Bacterial enzymes are the least studied of the oxalate-degrading enzymes. Of particular

interest are FRC and OXC, which have been purified and characterized from Oxalobacter

formigenes, an anaerobic Gram-negative bacterium, which colonizes the gastrointestinal

tract of many warm-blooded animals, including humans.11'13'14 0. formigenes is unique

since oxalate is the only compound that supports its growth, although small amounts of

acetate are also required.14 Approximately 99% of the oxalate consumed by the

bacterium is decarboxylated to CO2 and format by OXC and FRC (Figure 1-1E) and the

rest is used for cell biosynthesis, presumably through the action of oxalyl-CoA reductase

(Figure 1-1D).14-17 OXC and FRC activities are therefore crucial for the bacterium's

survival and play a central role in its oxalate metabolism. Absence of this bacterium

from human intestinal flora has been strongly linked to pathological conditions that can

arise if oxalate accumulates in the human body, including hyperoxaluria (increased levels

of oxalate in urine), the formation of kidney stones (urolithiasis), renal failure,









cardiomyopathy, and cardiac conductance disorders.18-23 OXC is a TPP-dependent

(thiamine pyrophosphate-dependent) decarboxylase.13 The mechanisms of TPP-

dependent enzymes are generally well known24 and will not be discussed here. The

amino acid sequence of FRC, however, bears no similarity to the well known Family I

CoA transferases or Family II CoA transferases. Instead, FRC, by sequence similarity,

belongs to a newly recognized Family III CoA transferases (Pfam accession number

PF02515),25 for which only limited kinetic studies11'26-31 and no mechanistic studies have

been reported until now.

Coenzyme A Transferases

Overview

The reversible transfer of the CoA moiety (Figure 1-2) from CoA thioesters to free

acids is catalyzed by CoA transferases (Figure 1-1E) which were, until recently, grouped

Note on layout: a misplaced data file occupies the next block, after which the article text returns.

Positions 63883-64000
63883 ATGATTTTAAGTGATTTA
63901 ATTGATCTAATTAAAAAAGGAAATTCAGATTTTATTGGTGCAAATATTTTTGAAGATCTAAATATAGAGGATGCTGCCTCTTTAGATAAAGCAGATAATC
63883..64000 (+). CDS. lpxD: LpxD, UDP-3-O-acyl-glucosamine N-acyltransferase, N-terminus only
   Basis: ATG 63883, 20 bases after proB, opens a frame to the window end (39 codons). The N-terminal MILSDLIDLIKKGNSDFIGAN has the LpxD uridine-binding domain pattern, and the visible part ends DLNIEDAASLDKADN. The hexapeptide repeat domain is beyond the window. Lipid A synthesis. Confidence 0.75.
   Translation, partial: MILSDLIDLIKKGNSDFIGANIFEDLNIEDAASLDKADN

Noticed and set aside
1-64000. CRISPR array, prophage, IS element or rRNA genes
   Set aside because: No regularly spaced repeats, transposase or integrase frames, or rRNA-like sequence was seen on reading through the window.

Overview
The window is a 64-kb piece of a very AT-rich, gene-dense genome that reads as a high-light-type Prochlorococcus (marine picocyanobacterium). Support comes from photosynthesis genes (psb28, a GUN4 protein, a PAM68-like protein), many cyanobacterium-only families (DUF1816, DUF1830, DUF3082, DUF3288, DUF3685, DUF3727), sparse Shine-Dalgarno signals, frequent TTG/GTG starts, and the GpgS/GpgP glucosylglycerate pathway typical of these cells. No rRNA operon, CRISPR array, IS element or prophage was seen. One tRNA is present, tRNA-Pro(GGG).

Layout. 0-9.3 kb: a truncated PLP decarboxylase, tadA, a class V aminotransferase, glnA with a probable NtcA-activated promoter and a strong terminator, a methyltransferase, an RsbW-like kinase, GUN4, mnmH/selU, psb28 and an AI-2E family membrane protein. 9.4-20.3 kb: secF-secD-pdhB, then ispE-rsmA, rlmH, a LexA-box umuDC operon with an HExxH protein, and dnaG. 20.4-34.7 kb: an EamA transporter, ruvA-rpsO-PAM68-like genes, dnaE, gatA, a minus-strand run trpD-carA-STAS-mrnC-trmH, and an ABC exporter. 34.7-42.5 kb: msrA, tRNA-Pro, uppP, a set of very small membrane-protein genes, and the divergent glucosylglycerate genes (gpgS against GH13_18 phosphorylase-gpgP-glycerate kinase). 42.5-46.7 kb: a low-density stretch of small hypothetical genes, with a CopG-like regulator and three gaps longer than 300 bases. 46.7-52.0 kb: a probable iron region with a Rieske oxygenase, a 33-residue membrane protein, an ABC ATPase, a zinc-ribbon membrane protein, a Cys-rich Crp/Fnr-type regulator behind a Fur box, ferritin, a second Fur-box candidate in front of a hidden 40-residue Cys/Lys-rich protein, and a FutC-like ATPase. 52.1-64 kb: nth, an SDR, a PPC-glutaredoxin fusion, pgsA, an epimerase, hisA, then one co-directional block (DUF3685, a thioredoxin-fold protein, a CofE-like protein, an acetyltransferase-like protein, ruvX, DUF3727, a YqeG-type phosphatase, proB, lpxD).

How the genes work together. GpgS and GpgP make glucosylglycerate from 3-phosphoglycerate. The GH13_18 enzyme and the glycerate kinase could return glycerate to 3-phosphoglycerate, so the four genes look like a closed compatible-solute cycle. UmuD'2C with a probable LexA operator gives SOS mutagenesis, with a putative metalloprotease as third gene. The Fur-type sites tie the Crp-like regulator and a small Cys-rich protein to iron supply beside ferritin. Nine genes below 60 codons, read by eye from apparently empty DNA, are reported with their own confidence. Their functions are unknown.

into two enzyme families. The well known Family I contains CoA transferases for 3-

oxoacids, short-chain fatty acids, and glutaconate. The transfer reaction proceeds via a

Ping-Pong mechanism, where a glutamate residue of the enzyme forms covalently bound

anhydrides and CoA thioesters during catalysis.32 These enzymes incorporate 180 when

18s-containing CoA acceptor is used in the reaction since one oxygen atom is transferred

from the incoming free acid to the main catalytic residue during one catalytic cycle

(Figure 1-3A). Family I CoA transferases are inactivated by incubation with

hydroxylamine or sodium borohydride (NaBH4) in the presence of CoA thioesters.32-36

Family II includes only the homodimeric a-subunits of citrate lyase and citramalate

lyase, which catalyze the transfer of an acyl carrier protein (ACP) containing a covalently

bound CoA derivative. In a ternary complex mechanism a direct attack of the incoming

citrate or citramalate on the acetyl thioester of the acetylated CoA derivative results in the











formation of a mixed anhydride of acetate and citrate or citramalate during catalytic


turnover (Figure 1-3B). No covalent enzyme-substrate intermediates are formed in the

mechanic 37-39
mechanism.


H H
I I
( N N,-SH
Pantetheine SH
'OH 0
P0 0
Pyrophosphate 0 O 0 N
OH OH

OO
0
P 0
HO-P\
OH


N> Adenine


S Ribose-3-phosphate

OH


Figure 1-2. Structure of Coenzyme A.


I
Glu 0











Glu 0


R2 SCo


0
O

R A-

ACP-CoAS


Glu O RI Glu SCoA


,A -SCoA







Glu Ok R2 Glu jSCoA

-SCoA
'A


0 0

R O

ACP-CoAS-


0 R


0



R 0

R 0

O

R2 x0-


0

0 0SCoA-ACP

R SCoA-ACP


Figure 1-3. Previously known enzyme-catalyzed mechanisms of CoA transfer. (A) Ping-
Pong mechanism of Family I CoA transferases. Oxygen atoms from the
incoming free acid are shown in bold font. (B) Ternary complex mechanism
of Family II CoA transferases.

The new Family III of CoA transferases currently includes only three characterized


enzymes other than formyl-CoA transferase from 0. formigenes (FRC). These are BbsF


(A)




0

R2 SCoA


0

RI SCoA









(succinyl-CoA: (R)-benzylsuccinate CoA transferase from Thauera aromatica),26'27 FldA

((E)-cinnamoyl-CoA: (R)-phenyllactate CoA transferase from Stickland-fermenting

Clostridia),28'29 and CaiB (butyrobetainyl-CoA: (R)-carnitine CoA transferase from E.

coli and Proteus sp.).30,31 The subunits of these enzymes have similar masses, 42-47

kDa, while their quaternary structures include homodimers (FRC and CaiB), 2322

aggregates (BbsF), and a subunit in a heterotrimeric enzyme complex (FldA).

Additionally, there are many putative proteins that have been identified as probable

Family III CoA transferases based on DNA and/or translated amino acid sequence

similarities. A ternary mechanism with no covalent enzyme-substrate intermediates,